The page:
Are Mood Disorders and Obesity Related? A Review for the Mental Health Professional
J Clin Psychiatry 2004;65(5):634-651
© Copyright 2015 Physicians Postgraduate Press, Inc.
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Objective: We reviewed evidence regarding a
possible relationship between mood disorders and obesity to
better inform mental health professionals about their overlap.
Method: We performed a MEDLINE search of the
English-language literature for the years 1966-2003 using the
following terms: obesity, overweight, abdominal, central, metabolic syndrome, depression, mania, bipolar disorder, binge eating, morbidity, mortality, cardiovascular, diabetes, cortisol, hypertriglyceridemia, sympathetic, family history, stimulant, sibutramine, antiobesity, antidepressant, topiramate, and zonisamide.
We evaluated studies of obesity (and related conditions) in
persons with mood disorders and of mood disorders in persons with
obesity. We also compared studies of obesity and mood disorders
regarding phenomenology, comorbidity, family history, biology,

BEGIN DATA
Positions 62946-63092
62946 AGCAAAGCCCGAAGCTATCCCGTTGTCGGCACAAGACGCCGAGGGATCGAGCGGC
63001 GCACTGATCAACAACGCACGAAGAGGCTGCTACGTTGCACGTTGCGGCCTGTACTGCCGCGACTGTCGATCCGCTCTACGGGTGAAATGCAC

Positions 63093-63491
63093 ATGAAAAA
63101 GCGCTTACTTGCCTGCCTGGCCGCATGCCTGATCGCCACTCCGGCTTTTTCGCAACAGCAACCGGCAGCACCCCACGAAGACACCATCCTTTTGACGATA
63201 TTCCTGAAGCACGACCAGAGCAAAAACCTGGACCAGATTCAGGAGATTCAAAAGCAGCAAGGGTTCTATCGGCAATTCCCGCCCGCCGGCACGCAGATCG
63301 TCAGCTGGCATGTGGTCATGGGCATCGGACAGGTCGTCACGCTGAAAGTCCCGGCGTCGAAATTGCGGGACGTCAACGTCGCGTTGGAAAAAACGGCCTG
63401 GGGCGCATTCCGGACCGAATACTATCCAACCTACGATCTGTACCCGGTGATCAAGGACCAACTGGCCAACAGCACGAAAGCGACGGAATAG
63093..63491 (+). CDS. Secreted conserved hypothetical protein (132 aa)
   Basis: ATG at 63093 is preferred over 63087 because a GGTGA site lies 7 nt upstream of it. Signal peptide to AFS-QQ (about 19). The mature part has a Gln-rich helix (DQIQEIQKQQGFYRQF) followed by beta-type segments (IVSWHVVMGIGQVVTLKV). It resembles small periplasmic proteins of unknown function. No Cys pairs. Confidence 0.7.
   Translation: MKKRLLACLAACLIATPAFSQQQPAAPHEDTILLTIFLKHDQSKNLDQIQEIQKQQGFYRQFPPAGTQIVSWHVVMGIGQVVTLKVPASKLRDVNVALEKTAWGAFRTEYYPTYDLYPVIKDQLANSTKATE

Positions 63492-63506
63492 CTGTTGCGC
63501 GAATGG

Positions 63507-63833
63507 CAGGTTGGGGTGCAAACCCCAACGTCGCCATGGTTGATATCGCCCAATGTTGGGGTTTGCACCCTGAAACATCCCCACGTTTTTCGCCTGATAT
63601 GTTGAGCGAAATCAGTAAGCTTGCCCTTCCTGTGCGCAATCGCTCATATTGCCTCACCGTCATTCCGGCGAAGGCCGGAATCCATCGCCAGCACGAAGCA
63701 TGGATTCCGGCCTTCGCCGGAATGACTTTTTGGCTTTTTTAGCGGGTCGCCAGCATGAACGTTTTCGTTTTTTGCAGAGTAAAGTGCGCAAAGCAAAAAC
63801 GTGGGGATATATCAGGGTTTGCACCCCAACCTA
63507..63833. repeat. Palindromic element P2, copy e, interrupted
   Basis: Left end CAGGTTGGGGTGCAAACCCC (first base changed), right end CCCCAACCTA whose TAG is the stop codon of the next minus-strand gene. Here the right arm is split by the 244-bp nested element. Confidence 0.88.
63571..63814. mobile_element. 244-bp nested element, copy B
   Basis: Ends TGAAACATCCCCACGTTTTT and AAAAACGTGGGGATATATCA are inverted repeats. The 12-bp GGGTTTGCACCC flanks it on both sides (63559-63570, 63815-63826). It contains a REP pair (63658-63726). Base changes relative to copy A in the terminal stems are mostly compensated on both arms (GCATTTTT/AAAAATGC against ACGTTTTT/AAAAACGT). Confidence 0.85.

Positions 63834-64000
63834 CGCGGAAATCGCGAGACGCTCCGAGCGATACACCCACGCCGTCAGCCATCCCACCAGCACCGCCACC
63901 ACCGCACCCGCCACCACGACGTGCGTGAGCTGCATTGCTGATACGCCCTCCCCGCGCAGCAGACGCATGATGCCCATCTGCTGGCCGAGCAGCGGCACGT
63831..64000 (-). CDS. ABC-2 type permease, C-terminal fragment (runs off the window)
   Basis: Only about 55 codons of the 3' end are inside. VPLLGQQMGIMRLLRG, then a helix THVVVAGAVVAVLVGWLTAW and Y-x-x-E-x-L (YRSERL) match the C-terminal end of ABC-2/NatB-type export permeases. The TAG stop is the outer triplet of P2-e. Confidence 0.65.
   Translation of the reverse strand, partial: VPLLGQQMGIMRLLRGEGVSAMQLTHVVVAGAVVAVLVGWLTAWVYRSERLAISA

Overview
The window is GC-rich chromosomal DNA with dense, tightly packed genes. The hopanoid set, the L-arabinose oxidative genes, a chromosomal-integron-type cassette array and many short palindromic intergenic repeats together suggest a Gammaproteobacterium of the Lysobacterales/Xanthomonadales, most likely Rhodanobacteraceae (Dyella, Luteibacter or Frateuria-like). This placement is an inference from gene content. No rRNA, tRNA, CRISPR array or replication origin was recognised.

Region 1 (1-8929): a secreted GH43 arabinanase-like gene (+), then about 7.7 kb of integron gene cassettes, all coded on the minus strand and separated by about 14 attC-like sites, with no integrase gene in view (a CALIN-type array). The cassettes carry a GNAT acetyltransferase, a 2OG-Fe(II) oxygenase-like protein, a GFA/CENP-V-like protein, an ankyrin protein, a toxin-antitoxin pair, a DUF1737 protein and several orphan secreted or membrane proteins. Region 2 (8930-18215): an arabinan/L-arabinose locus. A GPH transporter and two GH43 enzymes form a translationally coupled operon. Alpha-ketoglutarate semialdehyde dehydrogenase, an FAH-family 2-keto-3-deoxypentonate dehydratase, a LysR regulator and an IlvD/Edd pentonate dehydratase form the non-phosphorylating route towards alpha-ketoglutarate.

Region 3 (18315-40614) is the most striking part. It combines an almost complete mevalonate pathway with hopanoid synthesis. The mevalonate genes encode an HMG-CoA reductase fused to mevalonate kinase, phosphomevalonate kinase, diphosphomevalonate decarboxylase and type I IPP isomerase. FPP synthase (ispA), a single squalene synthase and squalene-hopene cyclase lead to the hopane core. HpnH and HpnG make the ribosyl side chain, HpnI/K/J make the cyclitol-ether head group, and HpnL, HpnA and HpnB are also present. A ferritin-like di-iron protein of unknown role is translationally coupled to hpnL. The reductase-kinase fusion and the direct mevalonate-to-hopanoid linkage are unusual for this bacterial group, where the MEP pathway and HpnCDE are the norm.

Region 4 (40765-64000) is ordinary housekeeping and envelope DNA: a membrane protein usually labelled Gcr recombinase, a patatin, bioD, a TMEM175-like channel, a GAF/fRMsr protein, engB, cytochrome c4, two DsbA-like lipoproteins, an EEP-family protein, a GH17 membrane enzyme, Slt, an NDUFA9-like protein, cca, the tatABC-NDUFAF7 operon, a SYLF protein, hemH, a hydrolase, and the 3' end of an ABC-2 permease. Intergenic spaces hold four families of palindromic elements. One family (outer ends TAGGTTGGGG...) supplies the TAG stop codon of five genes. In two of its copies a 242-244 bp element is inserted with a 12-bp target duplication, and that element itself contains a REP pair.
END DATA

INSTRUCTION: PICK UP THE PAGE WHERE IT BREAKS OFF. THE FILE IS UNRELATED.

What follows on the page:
and pharmacologic treatment response.
Results: The most rigorous clinical
studies suggest that (1) children and adolescents with major
depressive disorder may be at increased risk for developing
overweight; (2) patients with bipolar disorder may have elevated
rates of overweight, obesity, and abdominal obesity; and (3)
obese persons seeking weight-loss treatment may have elevated
rates of depressive and bipolar disorders. The most rigorous
community studies suggest that (1) depression with atypical
symptoms in females is significantly more likely to be associated
with overweight than depression with typical symptoms; (2)
obesity is associated with major depressive disorder in females;
and (3) abdominal obesity may be associated with depressive
symptoms in females and males; but (4) most overweight and obese
persons in the community do not have mood disorders. Studies of
phenomenology, comorbidity, family history, biology, and
pharmacologic treatment response of mood disorders and obesity
show that both conditions share many similarities along all of
Conclusion: Although the overlap between mood
disorders and obesity may be coincidental, it suggests the two
conditions may be related. Clinical and theoretical implications
of this overlap are discussed, and further research is called